THE REPBLIC OF UGANDA
IN THE COURT OF APPEAL OF UGANDA
HOLDEN AT KAMPALA
CORAM: HON. G.M. OKELLO, J.A.
HON. A.E.M. BAHIGEINE, J.A.
HON. J.P. BERKO, J.A.
CRIMINAL APPEAL NO. 126 OF 1999
UGANDA :::::::::::::::::::::::::::::::::::::::::::::::::: RESPONDENT
(Appeal from the decision of the High Court
(C.A. Okello, J.) dated 8/11/99 at
Mpigi in Criminal Session Case No. 115 of 1997)
REASONS FOR JUDGMENT OF THE COURT
This appeal is against both the conviction for rape contrary to sections 117 and 118 of the Penal Code Act and the sentence of 15 years imprisonment imposed on the appellant by the High Court at Mpigi on 8/11/99. We heard the appeal on 3 1/10/2000 and dismissed it reserving our reasons which we now give.
The brief background facts of the case are that on 17/11/97 at Jomba village, in Mpigi District, the complainant Nanyonga Tereza, (PW2) and her daughter, Seporoza Nakayima (PW3) attended an introduction party at a home within the village. The appellant was also at the party. By 9.00 p.m. when Nanyonga and Nakayima left the party for home, the appellant had already left the place. On the way, Nanyonga was walking behind Nakayima when the appellant grabbed her from behind, threw her down and forcibly had sexual intercourse with her. She raised alarm which drew the attention of Nakayima who turned and saw the appellant on top of her mother having sexual intercourse with her. Nakayima also raised alarm as she ran to her brother Mustafa Katongole where the party was. She returned to the scene with Katongole who pulled the appellant from their mother. The appellant was immediately arrested and eventually indicted for rape.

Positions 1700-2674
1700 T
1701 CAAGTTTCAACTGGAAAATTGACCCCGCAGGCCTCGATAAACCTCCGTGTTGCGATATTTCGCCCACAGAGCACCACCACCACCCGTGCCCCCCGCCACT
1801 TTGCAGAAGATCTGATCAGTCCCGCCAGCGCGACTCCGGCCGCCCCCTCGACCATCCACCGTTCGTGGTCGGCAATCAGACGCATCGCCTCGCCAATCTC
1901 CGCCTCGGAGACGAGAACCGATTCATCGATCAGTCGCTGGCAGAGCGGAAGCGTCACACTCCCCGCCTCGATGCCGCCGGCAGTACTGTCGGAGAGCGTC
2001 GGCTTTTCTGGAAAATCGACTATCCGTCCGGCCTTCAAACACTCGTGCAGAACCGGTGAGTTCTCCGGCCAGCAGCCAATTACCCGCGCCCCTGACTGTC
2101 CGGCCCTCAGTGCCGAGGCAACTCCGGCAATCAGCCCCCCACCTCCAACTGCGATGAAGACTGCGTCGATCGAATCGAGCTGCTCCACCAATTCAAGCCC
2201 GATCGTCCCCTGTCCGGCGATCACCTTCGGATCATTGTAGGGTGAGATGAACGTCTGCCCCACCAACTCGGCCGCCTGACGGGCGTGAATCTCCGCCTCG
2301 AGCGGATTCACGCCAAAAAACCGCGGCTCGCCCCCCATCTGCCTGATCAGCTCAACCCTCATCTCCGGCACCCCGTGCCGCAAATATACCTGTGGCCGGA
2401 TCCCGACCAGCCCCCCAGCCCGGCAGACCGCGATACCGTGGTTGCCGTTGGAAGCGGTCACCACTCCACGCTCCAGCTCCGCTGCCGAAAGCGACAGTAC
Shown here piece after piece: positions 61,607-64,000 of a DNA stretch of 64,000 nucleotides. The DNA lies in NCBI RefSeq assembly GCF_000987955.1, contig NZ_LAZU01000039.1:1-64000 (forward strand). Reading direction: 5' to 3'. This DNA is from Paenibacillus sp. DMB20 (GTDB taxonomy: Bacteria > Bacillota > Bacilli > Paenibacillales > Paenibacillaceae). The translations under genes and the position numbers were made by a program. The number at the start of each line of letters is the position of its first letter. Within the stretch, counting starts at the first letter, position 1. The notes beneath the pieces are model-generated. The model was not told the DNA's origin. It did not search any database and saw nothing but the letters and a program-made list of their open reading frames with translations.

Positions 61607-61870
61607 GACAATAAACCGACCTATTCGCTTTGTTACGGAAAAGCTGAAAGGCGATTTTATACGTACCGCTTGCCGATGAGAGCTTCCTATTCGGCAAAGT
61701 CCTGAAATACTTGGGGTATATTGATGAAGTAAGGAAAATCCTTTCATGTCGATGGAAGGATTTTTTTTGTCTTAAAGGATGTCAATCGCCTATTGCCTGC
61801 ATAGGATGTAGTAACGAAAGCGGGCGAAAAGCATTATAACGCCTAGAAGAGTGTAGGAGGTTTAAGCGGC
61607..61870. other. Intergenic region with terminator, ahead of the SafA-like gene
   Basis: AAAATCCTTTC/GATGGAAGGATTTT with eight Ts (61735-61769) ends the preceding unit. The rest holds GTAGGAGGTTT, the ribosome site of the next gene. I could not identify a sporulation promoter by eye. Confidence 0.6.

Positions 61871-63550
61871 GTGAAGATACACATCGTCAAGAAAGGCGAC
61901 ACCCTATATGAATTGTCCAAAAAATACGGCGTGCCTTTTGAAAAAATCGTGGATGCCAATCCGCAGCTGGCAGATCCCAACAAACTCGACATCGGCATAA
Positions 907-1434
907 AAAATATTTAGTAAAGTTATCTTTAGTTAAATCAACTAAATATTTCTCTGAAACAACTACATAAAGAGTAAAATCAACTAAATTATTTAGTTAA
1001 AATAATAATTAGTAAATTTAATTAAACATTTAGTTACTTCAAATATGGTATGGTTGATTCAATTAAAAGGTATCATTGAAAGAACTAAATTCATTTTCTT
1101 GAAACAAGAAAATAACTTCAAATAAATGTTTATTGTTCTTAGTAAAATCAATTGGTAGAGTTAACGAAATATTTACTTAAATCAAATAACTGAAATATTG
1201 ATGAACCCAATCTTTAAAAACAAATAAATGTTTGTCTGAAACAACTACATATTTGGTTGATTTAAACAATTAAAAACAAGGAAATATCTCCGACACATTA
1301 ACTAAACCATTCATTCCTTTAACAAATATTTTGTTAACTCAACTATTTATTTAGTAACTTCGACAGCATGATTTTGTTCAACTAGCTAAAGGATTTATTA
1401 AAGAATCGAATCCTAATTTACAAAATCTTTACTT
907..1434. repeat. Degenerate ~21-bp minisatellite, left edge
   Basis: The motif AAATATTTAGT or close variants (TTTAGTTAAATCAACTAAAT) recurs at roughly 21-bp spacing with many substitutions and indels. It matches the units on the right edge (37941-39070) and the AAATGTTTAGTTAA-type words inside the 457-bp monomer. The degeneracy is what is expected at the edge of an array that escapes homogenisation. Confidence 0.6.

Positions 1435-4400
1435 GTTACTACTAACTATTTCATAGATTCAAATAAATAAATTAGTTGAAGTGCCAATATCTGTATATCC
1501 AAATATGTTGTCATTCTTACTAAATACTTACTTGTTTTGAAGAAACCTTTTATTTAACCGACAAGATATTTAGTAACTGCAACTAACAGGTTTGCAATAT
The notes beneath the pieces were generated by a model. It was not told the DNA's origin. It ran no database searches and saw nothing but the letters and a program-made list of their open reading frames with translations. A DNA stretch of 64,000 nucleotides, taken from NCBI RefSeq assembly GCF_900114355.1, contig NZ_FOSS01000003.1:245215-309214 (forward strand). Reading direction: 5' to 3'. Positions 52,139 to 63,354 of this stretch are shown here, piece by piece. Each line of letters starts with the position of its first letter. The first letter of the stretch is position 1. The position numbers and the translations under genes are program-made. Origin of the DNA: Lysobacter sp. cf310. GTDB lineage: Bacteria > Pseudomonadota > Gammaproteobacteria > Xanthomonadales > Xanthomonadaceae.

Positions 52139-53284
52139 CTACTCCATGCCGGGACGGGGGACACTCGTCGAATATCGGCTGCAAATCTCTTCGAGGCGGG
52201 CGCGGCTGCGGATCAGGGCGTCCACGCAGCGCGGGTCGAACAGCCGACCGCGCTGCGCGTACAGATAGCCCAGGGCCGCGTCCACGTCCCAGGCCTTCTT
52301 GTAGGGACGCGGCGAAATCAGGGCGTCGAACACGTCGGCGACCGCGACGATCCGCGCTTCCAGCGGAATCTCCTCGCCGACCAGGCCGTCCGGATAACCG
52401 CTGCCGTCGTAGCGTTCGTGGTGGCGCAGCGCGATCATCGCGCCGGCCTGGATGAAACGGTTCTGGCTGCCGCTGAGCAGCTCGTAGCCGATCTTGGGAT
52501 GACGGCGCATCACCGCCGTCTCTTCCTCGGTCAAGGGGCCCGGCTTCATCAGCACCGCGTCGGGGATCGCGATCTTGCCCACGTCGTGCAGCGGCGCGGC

At the trial, the appellant set a defence of alibi. He stated in his unsworn statement that at the time of the alleged offence, he was at his home where he was arrested from. According to him, the offence was a framed up by the Chairman Local Council I (L.C. 1) of the area who has a grudge against him because he refused to cut timbers for the Chairman. The trial judge rejected that defence and convicted the appellant as charged.
At the hearing, grounds I and 3 were abandoned. Only grounds 2 and 4 were argued in that order. We shall consider them in that order.
On ground 2, Mr. David Kibanda, learned Counsel for the appellant, criticised the trial judge for convicting the appellant when the element of sexual intercourse had not been proved beyond reasonable doubt. He argued that the medical evidence by the doctor (PW2) who examined the victim was not sufficient to corroborate her testimony. According to counsel, that evidence revealed no injuries on the victim to prove forced sexual intercourse. He further criticised the evidence of Katabazi Margaret, (PW5), the police woman, who claimed to have examined the victim and found some kind of penetration as she saw semen in the area around her private part. He submitted that that evidence is worthless to prove sexual intercourse because the police woman is not an expert.